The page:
Effects of management thinning on CO2 exchange by a plantation oak woodland in south-eastern England
- 1Forest Research, Centre for Sustainable Forestry and Climate Change, Alice Holt Lodge, Farnham, Surrey, GU10 4LH, UK
- 2Forest Research, Centre for Ecosystems, Society and Biosecurity, Alice Holt Lodge, Farnham, Surrey, GU10 4LH, UK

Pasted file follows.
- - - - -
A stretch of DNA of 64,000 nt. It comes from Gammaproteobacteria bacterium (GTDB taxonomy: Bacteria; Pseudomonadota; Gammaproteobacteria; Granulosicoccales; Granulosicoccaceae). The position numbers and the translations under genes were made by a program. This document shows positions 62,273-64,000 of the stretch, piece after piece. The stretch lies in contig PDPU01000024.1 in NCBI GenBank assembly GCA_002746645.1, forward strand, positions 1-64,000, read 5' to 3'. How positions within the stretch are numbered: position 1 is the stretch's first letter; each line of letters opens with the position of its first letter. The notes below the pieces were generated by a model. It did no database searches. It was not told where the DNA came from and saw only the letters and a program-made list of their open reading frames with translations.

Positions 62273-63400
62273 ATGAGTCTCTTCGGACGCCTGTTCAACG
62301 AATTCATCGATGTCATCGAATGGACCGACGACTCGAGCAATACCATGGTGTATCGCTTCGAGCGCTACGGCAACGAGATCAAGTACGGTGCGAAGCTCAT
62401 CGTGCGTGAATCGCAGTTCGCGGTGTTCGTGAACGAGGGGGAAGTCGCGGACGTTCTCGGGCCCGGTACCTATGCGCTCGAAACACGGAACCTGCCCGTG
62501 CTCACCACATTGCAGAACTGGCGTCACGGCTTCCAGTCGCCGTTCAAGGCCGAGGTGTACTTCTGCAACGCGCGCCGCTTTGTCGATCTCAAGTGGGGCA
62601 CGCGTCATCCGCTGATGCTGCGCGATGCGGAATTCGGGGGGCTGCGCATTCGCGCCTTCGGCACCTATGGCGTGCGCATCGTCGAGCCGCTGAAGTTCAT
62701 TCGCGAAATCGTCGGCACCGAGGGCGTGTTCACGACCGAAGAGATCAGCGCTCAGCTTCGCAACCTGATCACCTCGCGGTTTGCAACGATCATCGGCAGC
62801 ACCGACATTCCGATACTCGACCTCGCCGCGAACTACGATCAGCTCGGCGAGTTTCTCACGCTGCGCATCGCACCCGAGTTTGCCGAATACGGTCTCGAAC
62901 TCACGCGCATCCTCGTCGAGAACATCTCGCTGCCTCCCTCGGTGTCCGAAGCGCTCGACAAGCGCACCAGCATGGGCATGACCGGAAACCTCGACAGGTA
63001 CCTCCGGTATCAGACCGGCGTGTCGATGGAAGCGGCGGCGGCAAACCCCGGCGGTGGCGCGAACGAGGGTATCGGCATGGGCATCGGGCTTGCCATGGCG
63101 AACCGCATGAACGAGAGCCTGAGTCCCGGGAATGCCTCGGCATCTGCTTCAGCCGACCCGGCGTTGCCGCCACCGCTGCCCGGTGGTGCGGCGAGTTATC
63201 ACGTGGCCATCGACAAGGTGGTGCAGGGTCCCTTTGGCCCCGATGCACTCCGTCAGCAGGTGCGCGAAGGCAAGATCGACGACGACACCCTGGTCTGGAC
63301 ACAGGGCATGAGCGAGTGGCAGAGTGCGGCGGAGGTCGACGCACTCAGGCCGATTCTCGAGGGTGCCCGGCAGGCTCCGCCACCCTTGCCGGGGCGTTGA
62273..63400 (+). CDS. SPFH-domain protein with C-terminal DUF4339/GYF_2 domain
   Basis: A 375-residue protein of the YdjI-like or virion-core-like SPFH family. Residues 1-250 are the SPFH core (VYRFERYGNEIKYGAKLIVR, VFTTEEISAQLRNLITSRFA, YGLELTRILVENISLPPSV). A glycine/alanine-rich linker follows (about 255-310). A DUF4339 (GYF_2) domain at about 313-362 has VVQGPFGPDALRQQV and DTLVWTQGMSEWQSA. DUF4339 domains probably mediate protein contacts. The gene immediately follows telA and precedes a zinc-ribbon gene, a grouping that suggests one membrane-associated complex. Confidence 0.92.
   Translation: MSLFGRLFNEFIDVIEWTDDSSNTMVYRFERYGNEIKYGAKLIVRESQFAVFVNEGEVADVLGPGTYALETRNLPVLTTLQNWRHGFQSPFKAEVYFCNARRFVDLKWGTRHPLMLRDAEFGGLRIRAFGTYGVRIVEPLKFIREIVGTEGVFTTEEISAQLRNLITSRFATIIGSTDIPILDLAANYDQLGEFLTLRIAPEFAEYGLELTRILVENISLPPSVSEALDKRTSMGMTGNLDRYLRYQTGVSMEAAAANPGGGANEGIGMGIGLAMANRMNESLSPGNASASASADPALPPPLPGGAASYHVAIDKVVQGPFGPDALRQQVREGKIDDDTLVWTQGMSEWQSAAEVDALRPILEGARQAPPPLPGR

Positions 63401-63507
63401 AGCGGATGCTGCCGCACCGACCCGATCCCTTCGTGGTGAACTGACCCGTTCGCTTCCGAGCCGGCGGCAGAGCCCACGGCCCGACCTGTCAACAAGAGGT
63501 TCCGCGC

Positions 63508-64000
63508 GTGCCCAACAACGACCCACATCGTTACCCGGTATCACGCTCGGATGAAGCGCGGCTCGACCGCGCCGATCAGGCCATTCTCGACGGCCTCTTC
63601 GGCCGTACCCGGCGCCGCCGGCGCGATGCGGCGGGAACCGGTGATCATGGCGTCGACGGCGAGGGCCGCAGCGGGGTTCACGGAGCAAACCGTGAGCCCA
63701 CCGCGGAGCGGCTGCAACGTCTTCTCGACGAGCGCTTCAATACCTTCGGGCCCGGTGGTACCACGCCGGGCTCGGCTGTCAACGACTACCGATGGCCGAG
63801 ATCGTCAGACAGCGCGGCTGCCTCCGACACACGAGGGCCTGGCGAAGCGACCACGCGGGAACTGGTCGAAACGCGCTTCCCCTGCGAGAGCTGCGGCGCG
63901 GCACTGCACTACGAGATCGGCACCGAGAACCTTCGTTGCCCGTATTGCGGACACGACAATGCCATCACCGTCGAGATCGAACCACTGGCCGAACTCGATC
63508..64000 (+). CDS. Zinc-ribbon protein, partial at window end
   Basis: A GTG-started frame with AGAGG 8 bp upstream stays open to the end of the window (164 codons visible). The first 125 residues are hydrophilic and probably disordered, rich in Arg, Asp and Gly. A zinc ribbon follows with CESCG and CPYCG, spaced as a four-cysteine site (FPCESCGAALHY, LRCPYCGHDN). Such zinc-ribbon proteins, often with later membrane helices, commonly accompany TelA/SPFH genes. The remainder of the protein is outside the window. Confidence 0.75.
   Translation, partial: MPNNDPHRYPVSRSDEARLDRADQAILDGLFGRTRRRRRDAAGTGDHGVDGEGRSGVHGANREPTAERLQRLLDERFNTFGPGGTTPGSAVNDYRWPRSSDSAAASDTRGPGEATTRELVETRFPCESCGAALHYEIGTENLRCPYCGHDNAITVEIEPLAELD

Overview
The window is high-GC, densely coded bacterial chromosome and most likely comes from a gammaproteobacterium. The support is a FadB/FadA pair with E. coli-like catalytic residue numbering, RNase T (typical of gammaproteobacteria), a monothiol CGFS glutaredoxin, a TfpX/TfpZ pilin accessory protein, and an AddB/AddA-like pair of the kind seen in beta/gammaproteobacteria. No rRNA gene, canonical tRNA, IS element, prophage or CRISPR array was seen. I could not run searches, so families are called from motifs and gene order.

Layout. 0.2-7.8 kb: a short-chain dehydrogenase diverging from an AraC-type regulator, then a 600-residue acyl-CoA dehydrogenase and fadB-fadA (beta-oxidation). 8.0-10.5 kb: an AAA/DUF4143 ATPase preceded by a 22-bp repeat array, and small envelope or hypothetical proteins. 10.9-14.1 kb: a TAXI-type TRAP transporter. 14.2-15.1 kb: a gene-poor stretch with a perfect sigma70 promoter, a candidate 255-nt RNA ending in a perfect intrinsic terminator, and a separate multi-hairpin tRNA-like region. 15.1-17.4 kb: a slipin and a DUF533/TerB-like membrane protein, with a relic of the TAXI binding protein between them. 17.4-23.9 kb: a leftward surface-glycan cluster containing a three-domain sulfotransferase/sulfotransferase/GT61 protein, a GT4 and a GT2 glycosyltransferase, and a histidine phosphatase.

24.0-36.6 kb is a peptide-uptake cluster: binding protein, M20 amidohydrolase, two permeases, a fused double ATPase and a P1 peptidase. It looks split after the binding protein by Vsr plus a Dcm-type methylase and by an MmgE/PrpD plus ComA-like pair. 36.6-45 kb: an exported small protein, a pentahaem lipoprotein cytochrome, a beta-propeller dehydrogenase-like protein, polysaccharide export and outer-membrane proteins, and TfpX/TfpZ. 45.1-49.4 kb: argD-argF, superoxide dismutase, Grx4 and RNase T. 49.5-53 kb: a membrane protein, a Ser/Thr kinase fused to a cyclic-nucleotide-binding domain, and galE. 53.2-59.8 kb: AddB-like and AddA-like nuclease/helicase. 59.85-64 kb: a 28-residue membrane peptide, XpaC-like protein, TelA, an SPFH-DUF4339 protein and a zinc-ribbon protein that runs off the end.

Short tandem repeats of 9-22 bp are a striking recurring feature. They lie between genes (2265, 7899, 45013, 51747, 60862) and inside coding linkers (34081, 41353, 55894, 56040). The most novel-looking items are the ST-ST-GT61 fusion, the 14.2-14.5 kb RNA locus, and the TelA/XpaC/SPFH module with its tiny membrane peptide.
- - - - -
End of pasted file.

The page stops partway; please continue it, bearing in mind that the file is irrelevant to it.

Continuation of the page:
Abstract. Forest thinning, which removes some individual trees from a forest stand at intermediate stages of the rotation, is commonly used as a silvicultural technique and is a management practice that can substantially alter both forest canopy structure and carbon storage. Whilst a proportion of the standing biomass is removed through harvested timber, thinning also removes some of the photosynthetic leaf area and introduces a large pulse of woody residue (brash) to the soil surface, which potentially can alter the balance of autotrophic and heterotrophic respiration. Using a combination of eddy covariance (EC) and aerial light detection and ranging (lidar) data, this study investigated the effects of management thinning on the carbon balance and canopy structure in a commercially managed oak plantation in the south-east of England. Whilst thinning had a large effect on the canopy structure, increasing canopy complexity and gap fraction, the effects of thinning on the carbon balance were not as evident. In the first year post thinning, the peak summer photosynthetic rate was unaffected by the thinning, suggesting that the better illuminated ground vegetation and shrub layer compensated for the removed trees. Peak summer photosynthetic rate was reduced in the thinned area between 2009 and 2011, but there was no significant difference between sectors. Ecosystem respiration fluxes increased in the thinned relative to the unthinned area in the post-thinning phase.